Figure 16 shows the voltage amplitudes of the main and additional pulses with an increase in R3 or R4 from 0 to 1000 Ω (with a further increase in R, the voltage does not change). The main pulses with delays lτ1 and lτ2 vary in the range from 0.262 to 0.589 V, the reflected pulses with delays 3lτ1 and 3lτ2 vary in the range from 0.009 to 0.082 V, and with 5lτ1 and 5lτ2 vary in the range from 0 to 0.025 V. Additional pulses are also in these ranges, but unlike the main ones, which change smoothly, they change in another manner. Interestingly, with each new reflection, the number of additional pulses increases by two. Additional pulses between pulses with delays 7lτ1 and 7lτ2 are also observed, but their amplitudes are insignificant; therefore, they are not considered here.
Thus, we considered the failure of the system components with MR in the 50 Ω path. Theoretically, the circuit was in working condition if all of the resistors were 50 Ω, and if one component of the system failed, an SC or OC was formed at a certain end of the circuit. The appearance of additional pulses is shown both at the near and at the far ends of the active conductor when the boundary conditions change from 50 Ω at one end of the passive conductor. It is also noteworthy that the polarity changes and the amplitudes of some pairs of additional pulses are equal when passing through the point R = 50 Ω. Meanwhile, the maximum signal amplitude, in this case, is determined not by additional, but by the main mode pulses.

2.2.2. Structure with Double Modal Reservation after Failure

The structure with double MR was studied using the example of simulating a three-wire structure with an additional dielectric. The cross-section of the structure is shown in Figure 17. Simulation parameters were w = 185 μm, t = 36 μm, d = 555 μm, s = 85 μm, h = 200 μm, εr1 = 4, and εr2 = 30.
Equivalent circuits for simulating a three-conductor structure with a length of 1 m and with double MR are presented in Figure 18. In the simulation, for Figure 18a,b, the values of the active conductor resistors R1 and R2, as well as R3 and R4, respectively, were chosen equal to 50 Ω. The resistors for the passive conductors were set to 50 Ω, 1 MΩ (OC), and 1 μΩ (SC) for different failure modes.
At the input of the structure under study (Figure 18), a USP with an EMF of 2 V and the front, flat top, and fall times of 200 ps is applied. For the circuit in working condition (the resistor values of all passive conductors correspond to 50 Ω), Figure 19a shows the voltage waveforms at the near end of a three-wire structure with the side (node 2 in Figure 18a) and middle (node 3 in Figure 18b) active conductors. Figure 19b shows the voltage waveforms at the far end of a three-wire structure with the side (node 5 in Figure 18a) and middle (node 6 in Figure 18b) active conductors, and it also shows the amplitudes of 0.499 and 0.581 V, respectively. The pulse delays in response are 6.85, 7.7, and 8.8 ns. As can be seen, in a symmetric case (the middle conductor), there is not a second pulse. This doubles the duration of the pulse, which will decompose completely. However, an asymmetric excitation (the side conductor) gives a slightly lower amplitude of the output voltage.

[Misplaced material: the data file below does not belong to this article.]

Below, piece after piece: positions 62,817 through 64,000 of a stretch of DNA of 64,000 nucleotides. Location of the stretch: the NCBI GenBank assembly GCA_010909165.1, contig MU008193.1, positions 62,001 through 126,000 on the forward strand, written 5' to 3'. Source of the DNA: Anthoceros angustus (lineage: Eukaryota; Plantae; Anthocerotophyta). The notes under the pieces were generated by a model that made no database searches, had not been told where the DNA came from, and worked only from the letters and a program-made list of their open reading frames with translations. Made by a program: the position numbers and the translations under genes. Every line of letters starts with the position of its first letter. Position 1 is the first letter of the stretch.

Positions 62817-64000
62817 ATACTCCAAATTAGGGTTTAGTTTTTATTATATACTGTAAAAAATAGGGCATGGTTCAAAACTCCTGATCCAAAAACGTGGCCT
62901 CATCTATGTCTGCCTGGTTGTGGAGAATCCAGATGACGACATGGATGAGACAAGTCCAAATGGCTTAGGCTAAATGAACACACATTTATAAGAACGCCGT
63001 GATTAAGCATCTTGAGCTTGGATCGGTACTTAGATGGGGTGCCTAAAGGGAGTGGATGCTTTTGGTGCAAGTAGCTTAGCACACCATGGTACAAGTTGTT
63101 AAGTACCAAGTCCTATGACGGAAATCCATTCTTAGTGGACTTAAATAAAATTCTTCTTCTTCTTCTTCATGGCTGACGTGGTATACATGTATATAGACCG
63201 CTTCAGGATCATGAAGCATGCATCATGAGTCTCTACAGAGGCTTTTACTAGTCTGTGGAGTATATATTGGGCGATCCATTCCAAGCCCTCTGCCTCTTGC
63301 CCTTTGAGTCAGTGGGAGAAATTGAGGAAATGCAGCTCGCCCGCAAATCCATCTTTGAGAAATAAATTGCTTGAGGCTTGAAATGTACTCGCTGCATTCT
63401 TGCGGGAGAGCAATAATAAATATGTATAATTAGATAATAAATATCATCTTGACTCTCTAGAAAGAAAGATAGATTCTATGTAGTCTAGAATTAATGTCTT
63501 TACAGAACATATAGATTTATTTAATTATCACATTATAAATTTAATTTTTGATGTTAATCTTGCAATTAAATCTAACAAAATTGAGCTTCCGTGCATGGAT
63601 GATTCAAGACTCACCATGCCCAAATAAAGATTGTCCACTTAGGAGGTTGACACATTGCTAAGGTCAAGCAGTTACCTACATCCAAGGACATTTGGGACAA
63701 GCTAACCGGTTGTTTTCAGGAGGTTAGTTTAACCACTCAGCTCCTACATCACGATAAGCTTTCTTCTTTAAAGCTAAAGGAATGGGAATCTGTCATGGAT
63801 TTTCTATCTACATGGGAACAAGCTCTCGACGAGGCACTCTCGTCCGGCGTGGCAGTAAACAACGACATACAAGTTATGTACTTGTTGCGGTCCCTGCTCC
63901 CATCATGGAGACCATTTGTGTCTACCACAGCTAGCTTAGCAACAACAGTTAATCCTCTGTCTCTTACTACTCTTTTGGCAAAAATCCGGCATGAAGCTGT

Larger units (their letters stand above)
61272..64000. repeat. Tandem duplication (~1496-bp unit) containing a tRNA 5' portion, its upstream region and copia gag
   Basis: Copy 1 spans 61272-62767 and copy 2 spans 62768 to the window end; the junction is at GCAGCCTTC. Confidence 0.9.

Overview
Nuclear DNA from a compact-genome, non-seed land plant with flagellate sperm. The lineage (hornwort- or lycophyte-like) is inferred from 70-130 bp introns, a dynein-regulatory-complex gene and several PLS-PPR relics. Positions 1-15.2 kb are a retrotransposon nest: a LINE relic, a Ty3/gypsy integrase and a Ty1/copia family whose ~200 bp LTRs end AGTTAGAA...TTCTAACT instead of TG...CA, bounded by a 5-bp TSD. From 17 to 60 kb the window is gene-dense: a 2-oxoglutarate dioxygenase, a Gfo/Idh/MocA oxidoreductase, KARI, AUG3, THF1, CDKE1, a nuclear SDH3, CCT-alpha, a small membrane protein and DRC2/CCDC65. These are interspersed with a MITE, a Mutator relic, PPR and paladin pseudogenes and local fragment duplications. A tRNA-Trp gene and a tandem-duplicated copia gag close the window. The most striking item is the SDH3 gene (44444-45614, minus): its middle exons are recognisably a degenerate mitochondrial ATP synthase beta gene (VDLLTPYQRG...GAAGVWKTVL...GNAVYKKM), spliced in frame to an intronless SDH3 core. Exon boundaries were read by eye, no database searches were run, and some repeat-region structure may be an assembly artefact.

Figure 20 and Figure 21 show the voltage waveforms at the far end of the three-conductor structure with the side and middle active conductors in the structure with MR under various boundary conditions. For an OC (Figure 20) at the far ends of the passive conductors, the maximum voltage amplitudes of the pulses at the far end of the active conductor are less than in the working state. For an SC (Figure 21) at the far ends of the passive conductors, the maximum pulse voltage amplitudes at the far end of the active conductor are either equal to or greater than in the operating state.
Thus, we considered the failure of the system components with MR. Theoretically, the circuit was in working condition if all of the resistors were 50 Ω, and if one component of the system failed, an SC or OC was formed at a certain end of the circuit. In the working state, the difference in the pulse delays at the far end of the active conductor is approximately twice as large as with the side active conductor, but the maximum amplitude is 16% larger. In the case of an SC at one end of the side or both conductors, the maximum amplitude at the far end of the active conductor P2 increases by 8.8% and 16.9%, respectively. In other cases, the maximum amplitude either stays unchanged or decreases. Thus, in case of failures, the change in signal amplitude is small. Meanwhile, a detailed analysis of the results allows us to formulate the most preferable choice and order of circuit switching for MR.
As a result, symmetric excitation of the structure with double MR allows us to decompose the excitation pulse into 2 pulses with a maximum amplitude of 0.581 V, while under asymmetric excitation, we have 3 pulses with a maximum amplitude of 0.499 V, which is lower by 14%. In case of an SC, on one of the passive conductors, maintaining symmetric excitation, the maximum amplitude is 0.68 V, while under asymmetric excitation, the maximum amplitude is 0.499 V, which is lower by 31%.

2.3. Research of Reflection Symmetric Meander Lines